‘Significant concerns’ over past assessment at Hitchin primary school
PUBLISHED: 14:17 05 February 2018 | UPDATED: 14:17 05 February 2018
Significant concerns have been found during an investigation into historical practice regarding assessment and testing at a Hitchin primary school.
The Diocese of Westminster Academy Trust and governors at Our Lady Catholic Primary School are considering the full implications of the findings, which pertain to assessment, testing and reporting of pupil progress in past years.
Headteacher Ciara Nicholson has reviewed current practice and reported that the school off Old Hale Way now complies with all relevant regulations and guidance.
The investigation came about after concerns were raised by Stevenage’s John Henry Newman School, among others, questioning an apparent gulf between grades achieved by Our Lady pupils and their ability once they moved up for secondary education.
A Diocese of Westminster Academy Trust spokeswoman told the Comet today: “The investigation has now concluded and significant concerns have been identified.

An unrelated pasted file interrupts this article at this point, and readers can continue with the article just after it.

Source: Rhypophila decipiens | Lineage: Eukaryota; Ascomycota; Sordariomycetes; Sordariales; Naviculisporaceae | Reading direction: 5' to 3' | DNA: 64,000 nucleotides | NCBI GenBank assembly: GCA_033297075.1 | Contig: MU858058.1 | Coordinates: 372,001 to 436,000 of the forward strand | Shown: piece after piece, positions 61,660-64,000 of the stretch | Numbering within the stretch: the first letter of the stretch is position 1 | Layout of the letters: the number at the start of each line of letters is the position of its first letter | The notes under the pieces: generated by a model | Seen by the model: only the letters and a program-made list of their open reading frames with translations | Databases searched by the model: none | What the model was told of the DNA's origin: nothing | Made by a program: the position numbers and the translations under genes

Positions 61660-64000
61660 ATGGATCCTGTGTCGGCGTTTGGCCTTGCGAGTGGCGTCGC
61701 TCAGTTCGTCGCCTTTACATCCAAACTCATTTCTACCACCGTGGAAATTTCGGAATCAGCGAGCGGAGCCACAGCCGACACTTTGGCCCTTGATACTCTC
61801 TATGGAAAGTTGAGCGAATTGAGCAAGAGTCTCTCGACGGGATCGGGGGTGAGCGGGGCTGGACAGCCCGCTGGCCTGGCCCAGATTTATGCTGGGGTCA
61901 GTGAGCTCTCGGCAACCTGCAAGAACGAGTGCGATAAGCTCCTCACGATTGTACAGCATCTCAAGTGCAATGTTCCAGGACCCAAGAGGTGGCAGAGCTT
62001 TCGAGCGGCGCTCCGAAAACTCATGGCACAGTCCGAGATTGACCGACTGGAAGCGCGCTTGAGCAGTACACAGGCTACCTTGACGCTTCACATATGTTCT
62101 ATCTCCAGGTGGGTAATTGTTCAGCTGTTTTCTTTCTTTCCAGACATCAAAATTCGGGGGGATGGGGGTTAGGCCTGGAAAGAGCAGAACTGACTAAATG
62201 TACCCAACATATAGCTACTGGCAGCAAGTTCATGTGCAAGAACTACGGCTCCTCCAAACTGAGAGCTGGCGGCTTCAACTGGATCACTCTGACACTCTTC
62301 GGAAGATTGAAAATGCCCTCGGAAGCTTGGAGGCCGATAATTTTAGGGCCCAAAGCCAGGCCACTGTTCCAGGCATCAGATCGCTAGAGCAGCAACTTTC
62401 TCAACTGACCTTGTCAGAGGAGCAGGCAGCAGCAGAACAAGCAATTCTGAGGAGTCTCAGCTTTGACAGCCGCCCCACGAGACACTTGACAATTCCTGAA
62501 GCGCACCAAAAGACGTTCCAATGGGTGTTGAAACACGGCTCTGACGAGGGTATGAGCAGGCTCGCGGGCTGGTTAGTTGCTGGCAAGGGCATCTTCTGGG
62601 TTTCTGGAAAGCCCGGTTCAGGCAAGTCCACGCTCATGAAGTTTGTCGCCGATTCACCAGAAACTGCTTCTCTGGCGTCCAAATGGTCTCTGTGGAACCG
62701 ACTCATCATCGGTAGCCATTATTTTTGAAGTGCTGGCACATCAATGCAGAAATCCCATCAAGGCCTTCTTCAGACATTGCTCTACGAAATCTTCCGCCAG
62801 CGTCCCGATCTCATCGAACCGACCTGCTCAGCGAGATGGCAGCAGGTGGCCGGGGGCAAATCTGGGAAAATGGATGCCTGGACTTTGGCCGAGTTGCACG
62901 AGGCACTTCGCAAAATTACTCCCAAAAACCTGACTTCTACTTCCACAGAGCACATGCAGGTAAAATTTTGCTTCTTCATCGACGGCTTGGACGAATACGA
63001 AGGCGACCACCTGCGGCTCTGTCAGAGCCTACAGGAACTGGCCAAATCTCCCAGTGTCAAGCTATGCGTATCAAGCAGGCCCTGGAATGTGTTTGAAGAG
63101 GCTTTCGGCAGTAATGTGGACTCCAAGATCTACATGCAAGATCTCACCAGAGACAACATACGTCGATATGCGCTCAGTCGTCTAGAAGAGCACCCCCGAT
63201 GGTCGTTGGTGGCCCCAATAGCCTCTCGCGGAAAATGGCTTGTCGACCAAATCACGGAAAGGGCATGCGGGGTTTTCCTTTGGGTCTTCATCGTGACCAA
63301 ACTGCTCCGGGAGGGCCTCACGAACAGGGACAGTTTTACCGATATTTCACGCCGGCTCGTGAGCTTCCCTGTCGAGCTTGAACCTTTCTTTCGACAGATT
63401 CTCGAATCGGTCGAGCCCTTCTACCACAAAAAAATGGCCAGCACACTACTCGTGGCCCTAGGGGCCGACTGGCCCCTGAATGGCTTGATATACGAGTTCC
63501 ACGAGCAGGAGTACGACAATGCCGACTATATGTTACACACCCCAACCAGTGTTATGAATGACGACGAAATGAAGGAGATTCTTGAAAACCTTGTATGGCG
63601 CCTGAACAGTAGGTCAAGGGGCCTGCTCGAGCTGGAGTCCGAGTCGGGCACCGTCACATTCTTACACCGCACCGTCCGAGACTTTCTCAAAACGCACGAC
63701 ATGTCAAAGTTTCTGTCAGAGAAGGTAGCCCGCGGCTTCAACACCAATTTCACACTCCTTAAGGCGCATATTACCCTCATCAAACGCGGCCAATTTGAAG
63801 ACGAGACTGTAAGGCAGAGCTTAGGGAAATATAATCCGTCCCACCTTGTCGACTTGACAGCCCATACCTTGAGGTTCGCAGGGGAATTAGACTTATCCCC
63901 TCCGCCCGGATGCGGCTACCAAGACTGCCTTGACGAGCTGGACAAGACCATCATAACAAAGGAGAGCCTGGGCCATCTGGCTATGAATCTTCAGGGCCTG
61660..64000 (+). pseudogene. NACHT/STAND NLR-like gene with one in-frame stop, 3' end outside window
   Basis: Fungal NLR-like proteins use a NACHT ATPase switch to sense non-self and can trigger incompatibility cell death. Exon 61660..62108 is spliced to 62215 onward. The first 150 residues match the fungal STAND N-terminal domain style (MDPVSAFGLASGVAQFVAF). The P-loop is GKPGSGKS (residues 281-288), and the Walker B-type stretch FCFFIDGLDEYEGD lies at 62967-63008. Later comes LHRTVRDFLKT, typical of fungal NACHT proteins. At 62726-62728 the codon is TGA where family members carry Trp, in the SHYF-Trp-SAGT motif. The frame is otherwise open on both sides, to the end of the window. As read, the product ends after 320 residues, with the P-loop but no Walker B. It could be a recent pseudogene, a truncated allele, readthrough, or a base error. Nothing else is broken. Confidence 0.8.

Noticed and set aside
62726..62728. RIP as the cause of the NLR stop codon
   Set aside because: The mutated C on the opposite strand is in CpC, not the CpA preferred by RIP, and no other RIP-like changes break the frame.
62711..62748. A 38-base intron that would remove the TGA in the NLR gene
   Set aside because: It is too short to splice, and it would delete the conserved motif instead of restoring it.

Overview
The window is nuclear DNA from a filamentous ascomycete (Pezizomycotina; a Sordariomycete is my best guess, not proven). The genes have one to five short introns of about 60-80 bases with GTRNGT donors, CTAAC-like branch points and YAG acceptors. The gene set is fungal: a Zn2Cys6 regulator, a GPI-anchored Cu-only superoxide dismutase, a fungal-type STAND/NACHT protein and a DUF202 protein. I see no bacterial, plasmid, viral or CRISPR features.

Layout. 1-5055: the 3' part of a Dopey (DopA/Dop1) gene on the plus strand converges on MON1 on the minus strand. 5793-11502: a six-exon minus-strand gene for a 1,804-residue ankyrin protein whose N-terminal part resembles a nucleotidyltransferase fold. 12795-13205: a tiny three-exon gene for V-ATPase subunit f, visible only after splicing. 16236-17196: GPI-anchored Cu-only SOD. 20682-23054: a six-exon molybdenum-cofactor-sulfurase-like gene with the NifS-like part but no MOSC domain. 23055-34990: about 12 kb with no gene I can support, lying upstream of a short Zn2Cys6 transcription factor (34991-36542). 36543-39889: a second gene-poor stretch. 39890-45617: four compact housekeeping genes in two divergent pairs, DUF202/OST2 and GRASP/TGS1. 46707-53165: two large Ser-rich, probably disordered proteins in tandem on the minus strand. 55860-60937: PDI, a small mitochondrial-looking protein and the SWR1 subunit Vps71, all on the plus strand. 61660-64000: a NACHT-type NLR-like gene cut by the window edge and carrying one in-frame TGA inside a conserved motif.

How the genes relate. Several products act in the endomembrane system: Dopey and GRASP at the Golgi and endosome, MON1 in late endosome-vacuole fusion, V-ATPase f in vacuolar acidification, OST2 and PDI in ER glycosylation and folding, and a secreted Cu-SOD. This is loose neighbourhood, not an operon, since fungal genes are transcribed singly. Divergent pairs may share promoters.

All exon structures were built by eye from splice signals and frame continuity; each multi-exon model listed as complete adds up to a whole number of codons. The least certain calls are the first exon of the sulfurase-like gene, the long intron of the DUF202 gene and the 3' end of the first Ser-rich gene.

“The Diocese of Westminster Academy Trust board and the governing body of the school are taking this very seriously.
“The full implications of the findings of the investigation are currently being considered. The school and the academy trust are co-operating fully with all of the relevant authorities.
“The governing body and the headteacher have the safety, education and wellbeing of pupils at the school are as their highest priority.”
A source has told the Comet that seven teachers have been suspended – an allegation the academy trust has neither confirmed nor denied.
In a statement published in the Our Lady’s church newsletter, chair of governors Neil Adams said: “Please be assured every effort is being made to minimise disruption during this period.
“The school is fortunate to be able to rely upon additional support from other schools within the academy trust and this will continue for as long as it is deemed necessary.”
He added that the trust and governors were not in a position to relay further information to parents, but that a meeting will be arranged in due course.
Our Lady’s was last inspected by Ofsted in 2009, when it received a clean sweep of ‘outstanding’ ratings across the board. An inspector noted that “from broadly average starting points, pupils make exceptionally good progress”.